Abstract: Recent work has indicated that tropical forest and savanna can be alternative stable states under a range of climatic conditions. However, based on dynamical systems theory it may be expected that in case of strong spatial interactions between patches of alternative stable states, their coexistence becomes unstable. Boundaries between forest and savanna would then only be stable at conditions where the two states have equal potential, called the ‘Maxwell point’. Under different conditions, the state with the lowest potential would not be resilient against invasion of the state with highest potential. We used frequency distributions of MODIS tree-cover data at 250 m resolution to estimate Maxwell points with respect to the amount and seasonality of rainfall in both South America and Africa. We tested on a 0.5° scale whether there is a larger probability of local coexistence of forests and savannas near the estimated Maxwell points. Maxwell points for South America and Africa were estimated at 1760 mm and 1580 mm mean annual precipitation and at Markham’s Seasonality Index values of 50% and 24%. Although the probability of local coexistence was indeed highest around these Maxwell points, local coexistence was not limited to the Maxwell points. We conclude that critical transitions between forest and savanna may occur when climatic changes exceed a critical value. However, we also conclude that spatial interactions between patches of forest and savanna may reduce the hysteresis that can be observed in isolated patches, causing more predictable forest-savanna boundaries than continental-scale analyses of tree cover indicate. This effect could be less pronounced in Africa than in South America, where the forest-savanna boundary is substantially affected by rainfall seasonality.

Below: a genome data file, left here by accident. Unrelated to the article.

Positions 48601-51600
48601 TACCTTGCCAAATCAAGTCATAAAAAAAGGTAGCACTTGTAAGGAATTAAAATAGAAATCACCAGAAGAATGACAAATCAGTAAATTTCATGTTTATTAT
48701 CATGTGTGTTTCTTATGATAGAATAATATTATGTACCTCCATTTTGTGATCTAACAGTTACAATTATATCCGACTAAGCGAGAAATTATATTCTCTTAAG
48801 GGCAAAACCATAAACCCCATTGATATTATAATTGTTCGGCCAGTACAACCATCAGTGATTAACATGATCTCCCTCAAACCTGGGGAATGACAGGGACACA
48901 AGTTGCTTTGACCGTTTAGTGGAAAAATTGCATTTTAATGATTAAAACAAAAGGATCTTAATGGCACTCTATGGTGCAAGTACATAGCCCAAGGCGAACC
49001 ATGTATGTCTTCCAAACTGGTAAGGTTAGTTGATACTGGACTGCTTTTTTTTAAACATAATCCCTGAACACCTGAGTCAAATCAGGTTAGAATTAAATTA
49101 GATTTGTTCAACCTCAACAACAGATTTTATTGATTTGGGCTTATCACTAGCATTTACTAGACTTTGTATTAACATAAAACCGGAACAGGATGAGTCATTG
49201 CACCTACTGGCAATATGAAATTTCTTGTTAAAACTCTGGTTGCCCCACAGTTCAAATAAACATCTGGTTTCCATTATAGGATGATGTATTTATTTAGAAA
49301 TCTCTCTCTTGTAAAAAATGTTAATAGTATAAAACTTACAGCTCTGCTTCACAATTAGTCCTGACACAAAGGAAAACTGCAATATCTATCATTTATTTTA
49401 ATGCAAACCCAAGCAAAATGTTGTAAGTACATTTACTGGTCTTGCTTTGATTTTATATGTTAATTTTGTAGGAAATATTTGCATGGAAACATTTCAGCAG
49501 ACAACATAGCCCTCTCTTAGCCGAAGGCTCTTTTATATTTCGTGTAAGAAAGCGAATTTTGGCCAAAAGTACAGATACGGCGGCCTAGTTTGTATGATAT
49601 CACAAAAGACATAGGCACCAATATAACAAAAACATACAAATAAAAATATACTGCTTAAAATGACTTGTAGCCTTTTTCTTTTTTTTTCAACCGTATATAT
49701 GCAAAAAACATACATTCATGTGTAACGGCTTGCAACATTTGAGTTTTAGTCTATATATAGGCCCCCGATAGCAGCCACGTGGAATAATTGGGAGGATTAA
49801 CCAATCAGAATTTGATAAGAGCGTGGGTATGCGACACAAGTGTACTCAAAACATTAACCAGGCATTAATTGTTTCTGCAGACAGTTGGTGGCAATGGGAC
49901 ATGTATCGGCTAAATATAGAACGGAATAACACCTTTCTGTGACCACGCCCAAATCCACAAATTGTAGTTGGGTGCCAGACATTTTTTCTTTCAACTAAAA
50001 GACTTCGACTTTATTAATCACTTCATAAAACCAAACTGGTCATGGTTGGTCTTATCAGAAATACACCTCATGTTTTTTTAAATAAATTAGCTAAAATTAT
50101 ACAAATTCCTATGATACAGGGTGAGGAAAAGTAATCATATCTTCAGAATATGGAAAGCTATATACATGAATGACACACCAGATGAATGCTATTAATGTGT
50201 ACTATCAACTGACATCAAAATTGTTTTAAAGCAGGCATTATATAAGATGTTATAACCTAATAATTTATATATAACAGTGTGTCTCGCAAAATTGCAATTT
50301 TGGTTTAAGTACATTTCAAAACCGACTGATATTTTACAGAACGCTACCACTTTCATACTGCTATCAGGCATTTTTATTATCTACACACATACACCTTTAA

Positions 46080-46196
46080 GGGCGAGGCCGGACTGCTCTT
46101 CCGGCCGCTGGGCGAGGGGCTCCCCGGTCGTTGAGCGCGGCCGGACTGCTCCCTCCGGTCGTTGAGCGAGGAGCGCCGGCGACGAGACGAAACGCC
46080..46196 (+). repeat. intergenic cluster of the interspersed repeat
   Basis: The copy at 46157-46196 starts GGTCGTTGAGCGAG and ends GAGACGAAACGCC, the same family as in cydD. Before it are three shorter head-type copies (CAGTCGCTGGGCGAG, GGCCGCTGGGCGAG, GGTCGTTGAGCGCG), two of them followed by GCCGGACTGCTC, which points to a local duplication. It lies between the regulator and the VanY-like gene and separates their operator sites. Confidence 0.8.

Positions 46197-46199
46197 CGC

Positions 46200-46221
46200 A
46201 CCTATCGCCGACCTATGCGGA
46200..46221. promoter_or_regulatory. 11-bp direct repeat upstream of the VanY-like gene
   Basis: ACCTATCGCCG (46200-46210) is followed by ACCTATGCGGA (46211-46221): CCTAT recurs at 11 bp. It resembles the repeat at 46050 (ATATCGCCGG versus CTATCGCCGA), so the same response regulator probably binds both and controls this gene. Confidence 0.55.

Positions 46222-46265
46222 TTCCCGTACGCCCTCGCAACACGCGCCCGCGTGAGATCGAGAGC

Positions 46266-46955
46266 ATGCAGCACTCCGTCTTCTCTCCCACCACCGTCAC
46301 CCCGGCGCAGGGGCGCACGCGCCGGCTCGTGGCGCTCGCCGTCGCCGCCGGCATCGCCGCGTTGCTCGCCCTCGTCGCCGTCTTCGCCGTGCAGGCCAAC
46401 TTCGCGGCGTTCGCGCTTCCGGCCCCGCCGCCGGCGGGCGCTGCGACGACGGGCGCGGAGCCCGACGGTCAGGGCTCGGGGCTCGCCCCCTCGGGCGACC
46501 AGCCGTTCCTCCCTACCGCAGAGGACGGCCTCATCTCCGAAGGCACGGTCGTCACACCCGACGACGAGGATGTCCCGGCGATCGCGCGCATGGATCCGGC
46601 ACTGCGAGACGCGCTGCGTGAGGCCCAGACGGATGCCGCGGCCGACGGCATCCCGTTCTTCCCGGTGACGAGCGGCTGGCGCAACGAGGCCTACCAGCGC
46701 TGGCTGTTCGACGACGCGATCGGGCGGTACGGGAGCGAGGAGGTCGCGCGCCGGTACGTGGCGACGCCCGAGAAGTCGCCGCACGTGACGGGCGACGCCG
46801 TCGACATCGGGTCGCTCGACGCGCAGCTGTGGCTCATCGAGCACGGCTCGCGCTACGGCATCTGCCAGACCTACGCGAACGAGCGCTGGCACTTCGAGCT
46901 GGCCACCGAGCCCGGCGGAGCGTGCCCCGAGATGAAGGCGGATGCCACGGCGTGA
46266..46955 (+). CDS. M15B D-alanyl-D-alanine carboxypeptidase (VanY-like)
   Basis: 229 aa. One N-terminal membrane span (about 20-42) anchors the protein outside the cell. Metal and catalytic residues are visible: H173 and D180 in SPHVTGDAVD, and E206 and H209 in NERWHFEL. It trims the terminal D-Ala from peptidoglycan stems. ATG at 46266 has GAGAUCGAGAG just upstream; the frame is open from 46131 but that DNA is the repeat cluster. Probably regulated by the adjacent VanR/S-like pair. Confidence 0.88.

|Arie Staal, Stefan Dekker, Chi Xu and Egbert van Nes|
|424|| Long-term seizure dynamics and information transfer in epileptic network